Ground Reference Maneuvers are training excercises flown to help you develop a division of attention between the flight path and ground referances, while controlling the helicopter and watching for other aircraft in the vicinity. Prior to each maneuver, a clearing turn should be accomplished to ensure the practice area is free of conflicting traffic.


The rectangular course is a training maneuver in which the ground track of the helicopter is equidistant from all sides of a selected rectangular area on the ground. While performing the maneuver, the altitude and airspeed should be held constant. The rectangular course helps you to develop a recognition of a drift toward or away from a line parallel to the intended ground track. This is helpful in recognizing drift toward or from an airport runway or helipad during the various legs of the airport traffic pattern or prescribed route.

For this maneuver, pick a square or rectangular field, or an area bounded on four sides by section lines or roads, where the sides are approximately a mile in length. The area selected should be well away from other air traffic. Fly the maneuver approximately 600 to 1,000 feet AGL, which is the altitude typically required for an airport traffic pattern. You should fly the helicopter parallel to and at a uniform distance, about one-fourth to one-half mile, from the field boundries, not above the boundries. For the best results, position your flight path outside the field boundries just far enough away that they may be easily observed from either pilot seat by looking out the side of the helicopter. If an attempt is made to fly directly above the edges of the field, you will have no usable reference points to start and complete the turns. In addition, the closer the track of the helicopter is to the field boundries, a steeper bank will be necessary at the turning points. You should be able to see the edges of the selected field while seated in a normal position and looking out the side of the helicopter during either a left-hand or right-hand course. The distance of the ground track from the edges of the the field should be the same reguardless of whether the course is flown to the left or right. All turns should be started then the helicopter is abeam the corners of the field boundries. The bank normally used should not exceed 30 degrees.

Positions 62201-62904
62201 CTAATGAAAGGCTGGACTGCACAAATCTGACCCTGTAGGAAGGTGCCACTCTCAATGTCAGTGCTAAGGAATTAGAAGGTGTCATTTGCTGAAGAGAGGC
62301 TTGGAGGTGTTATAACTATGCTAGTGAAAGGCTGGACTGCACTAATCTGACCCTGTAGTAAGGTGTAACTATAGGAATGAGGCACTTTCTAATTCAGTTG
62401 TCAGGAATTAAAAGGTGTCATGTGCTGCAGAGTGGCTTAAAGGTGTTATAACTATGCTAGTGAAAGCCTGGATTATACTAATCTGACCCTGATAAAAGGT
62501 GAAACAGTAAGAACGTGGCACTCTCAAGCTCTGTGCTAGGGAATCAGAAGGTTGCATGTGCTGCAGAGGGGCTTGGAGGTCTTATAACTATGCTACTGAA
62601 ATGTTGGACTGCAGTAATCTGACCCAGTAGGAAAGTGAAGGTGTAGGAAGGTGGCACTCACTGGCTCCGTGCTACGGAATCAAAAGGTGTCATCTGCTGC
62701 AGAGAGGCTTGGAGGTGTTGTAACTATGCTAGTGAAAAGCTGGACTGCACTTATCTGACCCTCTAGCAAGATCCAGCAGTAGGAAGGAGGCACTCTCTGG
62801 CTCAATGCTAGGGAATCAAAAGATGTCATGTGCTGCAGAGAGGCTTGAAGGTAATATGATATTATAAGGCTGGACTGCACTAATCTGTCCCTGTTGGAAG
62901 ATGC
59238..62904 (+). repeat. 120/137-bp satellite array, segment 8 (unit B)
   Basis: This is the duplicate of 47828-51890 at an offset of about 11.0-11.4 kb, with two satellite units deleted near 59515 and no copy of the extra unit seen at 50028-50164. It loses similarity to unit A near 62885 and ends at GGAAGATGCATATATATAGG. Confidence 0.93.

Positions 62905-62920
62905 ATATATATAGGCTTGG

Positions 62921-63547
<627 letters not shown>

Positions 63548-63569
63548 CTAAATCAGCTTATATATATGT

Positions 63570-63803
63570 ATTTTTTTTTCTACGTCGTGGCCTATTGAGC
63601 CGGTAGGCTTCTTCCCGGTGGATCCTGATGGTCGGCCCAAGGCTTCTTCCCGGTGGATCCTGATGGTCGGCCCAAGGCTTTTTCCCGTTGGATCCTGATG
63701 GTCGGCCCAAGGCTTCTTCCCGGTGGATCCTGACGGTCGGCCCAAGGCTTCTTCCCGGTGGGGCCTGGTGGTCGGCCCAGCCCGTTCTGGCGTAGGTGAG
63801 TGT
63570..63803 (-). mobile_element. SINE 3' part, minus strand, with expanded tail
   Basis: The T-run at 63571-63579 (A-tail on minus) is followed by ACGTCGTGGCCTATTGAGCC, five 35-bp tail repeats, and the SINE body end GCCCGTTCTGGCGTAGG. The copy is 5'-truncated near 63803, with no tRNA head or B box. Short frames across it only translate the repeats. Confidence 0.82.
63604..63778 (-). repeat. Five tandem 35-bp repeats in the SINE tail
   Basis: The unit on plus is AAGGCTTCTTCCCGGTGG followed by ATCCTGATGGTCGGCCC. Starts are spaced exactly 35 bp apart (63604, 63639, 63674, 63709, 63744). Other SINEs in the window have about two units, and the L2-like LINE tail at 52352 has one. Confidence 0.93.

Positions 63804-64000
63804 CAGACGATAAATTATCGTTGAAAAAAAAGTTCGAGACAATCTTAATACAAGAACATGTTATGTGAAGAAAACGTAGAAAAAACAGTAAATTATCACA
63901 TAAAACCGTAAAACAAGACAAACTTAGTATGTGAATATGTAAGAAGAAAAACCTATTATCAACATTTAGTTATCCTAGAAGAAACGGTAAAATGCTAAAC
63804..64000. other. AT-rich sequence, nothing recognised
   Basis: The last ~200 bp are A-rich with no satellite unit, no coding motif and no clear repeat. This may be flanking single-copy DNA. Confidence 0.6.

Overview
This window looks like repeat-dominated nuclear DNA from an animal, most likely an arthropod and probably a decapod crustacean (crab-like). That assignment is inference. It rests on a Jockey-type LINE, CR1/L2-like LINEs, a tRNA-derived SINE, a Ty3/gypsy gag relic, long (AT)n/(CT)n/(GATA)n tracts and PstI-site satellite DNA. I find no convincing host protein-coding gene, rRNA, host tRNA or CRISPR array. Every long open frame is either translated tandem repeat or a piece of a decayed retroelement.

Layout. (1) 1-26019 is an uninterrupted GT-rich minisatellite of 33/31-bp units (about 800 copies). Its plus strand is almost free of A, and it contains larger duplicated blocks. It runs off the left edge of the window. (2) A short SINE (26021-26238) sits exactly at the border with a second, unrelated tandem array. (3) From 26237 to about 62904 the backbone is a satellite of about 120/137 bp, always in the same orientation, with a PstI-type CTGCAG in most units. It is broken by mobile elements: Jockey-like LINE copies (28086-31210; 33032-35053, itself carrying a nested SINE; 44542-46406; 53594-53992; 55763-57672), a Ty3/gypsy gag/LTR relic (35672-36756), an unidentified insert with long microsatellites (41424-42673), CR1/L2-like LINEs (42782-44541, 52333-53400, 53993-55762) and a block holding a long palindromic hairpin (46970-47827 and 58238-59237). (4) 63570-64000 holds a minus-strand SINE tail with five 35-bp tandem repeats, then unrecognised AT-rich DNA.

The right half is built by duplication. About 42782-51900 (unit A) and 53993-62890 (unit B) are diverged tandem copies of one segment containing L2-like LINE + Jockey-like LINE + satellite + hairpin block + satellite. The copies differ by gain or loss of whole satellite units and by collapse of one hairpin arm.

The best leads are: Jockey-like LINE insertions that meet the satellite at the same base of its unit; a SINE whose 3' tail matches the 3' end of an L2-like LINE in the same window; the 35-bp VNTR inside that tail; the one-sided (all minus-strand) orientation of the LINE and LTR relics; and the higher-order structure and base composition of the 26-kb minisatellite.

Although the rectangular course may be entered from any direction, this discussion assumes entry on a downwind heading. Please refer to the Figure above. As you approach the field boundary on the downwind leg, you should begin planning for your turn to the crosswind leg. Since you have a tailwind on the downwind leg, the helicopter's groundspeed in increased (Position 1). During the turn onto the crosswind leg, which is the equivelent of the base leg in a traffic pattern, the wind causes the helicopter to drift away from the field. To counteract this effect, the roll-in should be made at a fairly fast rate with a relatively steep bank (Position 2).

As the turn progresses, the tailwind component decreases, which decreases the groundspeed. Consequently, the bank angle adnn rate of turn must be reduced gradually to ensure that upon completion of the turn, the crosswind ground track continues to be the same distance from the edge of the field. Upon completion of the turn, the helicopter should be level and aligned with the downwind corner of the field. however, since the crosswind is now pushing you away from the field, you must establish the proper drift correction by flying slightly into the wind. Therefore, the turn to crosswind should be greater than a 90 degree change in heading (Position 3). If the turn has been made properly, the field boundary again appears to be one-fourth to one-half mile away. While on the crosswind leg, the wind correction should be adjusted, as necessary, to maintain a uniform distance from the field boundary (Position 4).

As the next field boundary is being approached (Position 5), plan the turn to the upwind leg. since a wind correction angle is being held into the wind and towards the field while on the crosswind leg, this nect turn requires a turn of less than 90 degrees. since the crosswind becomes a headwind, causing the groundspeed to decrease during this turn, the bank initially must be medium and progressively decreased as the turn proceeds. To complete the turn, time the rollout so that the helicopter becomes level at a point aligned with the corner of the field just as the longitudinal axis of the helicopter again becomes parallel to the field boundary (Position 6). The distance from the field boundary should be the same as on the other sides of the field.

On the upwind leg, the wind is a headwind, which results in decreased groundspeed (Position 7). Consequently, enter the turn onto the next leg with a fairly slow rate of roll-in, and a relatively shallow bank (Position 8). As the turn progresses, gradually increase the bank angle because the headwind component is diminishing, resulting in increasing groundspeed. During and after the turn onto this leg, the wind tends to drift the helicopter towards the field boundary. To comphensate for the drift, the amount of turn must be less than 90 degrees (Position 9).